Facebook is creating an oversight board to review what content should be policed and just released a charter outlining more details about the group earlier this week.
Zuckerberg’s visit to the capital also included dinner Wednesday with Senator Mark Warner, the ranking Democrat on the Intelligence Committee and Senator Richard Blumenthal, a Connecticut Democrat, along with other lawmakers.
“Mr. Zuckerberg acknowledged that self-regulation is not going to cut it,” Warner, a Virginia Democrat, said to Bloomberg Television. “I think he realizes that the status quo and the days of the wild, wild West are over.”
Warner helped organize the dinner with lawmakers at Facebook’s request, according to Rachel Cohen, a Warner spokeswoman. They discussed a wide range of issues “including the role and responsibility of social media platforms in protecting our democracy, and what steps Congress should take to defend our elections, protect consumer data, and encourage competition in the social media space,” Cohen said in a statement.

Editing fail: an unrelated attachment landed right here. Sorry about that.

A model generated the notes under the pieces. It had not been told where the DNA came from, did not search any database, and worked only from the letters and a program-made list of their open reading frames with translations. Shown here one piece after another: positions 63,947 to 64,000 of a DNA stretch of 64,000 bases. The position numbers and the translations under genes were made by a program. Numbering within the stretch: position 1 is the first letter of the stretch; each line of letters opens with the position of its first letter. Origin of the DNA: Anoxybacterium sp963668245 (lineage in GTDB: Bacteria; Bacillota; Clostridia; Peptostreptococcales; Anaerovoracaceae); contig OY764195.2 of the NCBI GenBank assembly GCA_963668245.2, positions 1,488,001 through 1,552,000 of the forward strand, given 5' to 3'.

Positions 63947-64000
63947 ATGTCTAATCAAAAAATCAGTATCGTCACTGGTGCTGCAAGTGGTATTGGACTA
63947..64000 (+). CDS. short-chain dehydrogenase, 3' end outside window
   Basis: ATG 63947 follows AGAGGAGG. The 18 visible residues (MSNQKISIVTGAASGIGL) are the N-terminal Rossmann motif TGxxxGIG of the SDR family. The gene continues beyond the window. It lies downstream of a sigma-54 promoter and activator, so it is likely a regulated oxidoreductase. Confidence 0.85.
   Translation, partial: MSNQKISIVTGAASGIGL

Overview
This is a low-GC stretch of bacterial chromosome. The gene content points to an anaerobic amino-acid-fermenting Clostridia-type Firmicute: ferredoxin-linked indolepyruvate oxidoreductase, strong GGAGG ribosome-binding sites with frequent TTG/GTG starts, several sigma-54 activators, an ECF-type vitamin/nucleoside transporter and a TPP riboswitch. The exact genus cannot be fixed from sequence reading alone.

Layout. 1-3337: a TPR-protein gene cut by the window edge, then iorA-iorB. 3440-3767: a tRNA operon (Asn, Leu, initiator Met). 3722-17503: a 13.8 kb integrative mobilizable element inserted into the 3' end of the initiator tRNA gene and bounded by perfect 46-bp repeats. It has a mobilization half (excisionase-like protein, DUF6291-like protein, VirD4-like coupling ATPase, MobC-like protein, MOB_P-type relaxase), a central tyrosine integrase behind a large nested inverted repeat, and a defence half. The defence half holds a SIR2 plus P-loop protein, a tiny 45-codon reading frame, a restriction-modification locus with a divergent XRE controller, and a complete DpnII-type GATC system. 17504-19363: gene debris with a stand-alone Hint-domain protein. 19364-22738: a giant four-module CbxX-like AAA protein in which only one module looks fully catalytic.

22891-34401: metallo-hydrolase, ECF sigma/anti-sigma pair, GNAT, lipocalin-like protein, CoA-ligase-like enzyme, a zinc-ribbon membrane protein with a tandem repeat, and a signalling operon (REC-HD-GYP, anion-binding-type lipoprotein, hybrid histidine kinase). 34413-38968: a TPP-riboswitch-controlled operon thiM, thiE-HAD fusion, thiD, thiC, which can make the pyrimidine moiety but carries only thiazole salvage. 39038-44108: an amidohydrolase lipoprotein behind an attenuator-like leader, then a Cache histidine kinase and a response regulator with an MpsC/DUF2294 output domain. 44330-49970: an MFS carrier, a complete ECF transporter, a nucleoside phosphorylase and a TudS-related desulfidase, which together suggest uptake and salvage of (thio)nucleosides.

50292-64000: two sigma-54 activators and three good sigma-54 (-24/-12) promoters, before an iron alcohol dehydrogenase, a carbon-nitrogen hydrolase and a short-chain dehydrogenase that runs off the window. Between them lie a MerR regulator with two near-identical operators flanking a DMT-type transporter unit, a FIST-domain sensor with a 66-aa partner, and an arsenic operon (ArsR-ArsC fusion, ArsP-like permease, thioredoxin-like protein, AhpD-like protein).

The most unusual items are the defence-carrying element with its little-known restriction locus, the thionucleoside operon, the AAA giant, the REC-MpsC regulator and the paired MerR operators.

Facebook is battling criticism from lawmakers over its handling of users’ personal information, the proliferation of violent content and election interference by foreign operatives. In response to the growing scrutiny, Zuckerberg has called for the passage of baseline regulations governing harmful content online.
Democratic lawmakers have attacked Facebook’s handling of political content, including the way foreign operators have used the platform to sow discord in American public life. A report by Special Counsel Robert Mueller described how a Russian entity “carried out a social media campaign that favored presidential candidate Donald J. Trump and disparaged presidential candidate Hillary Clinton.”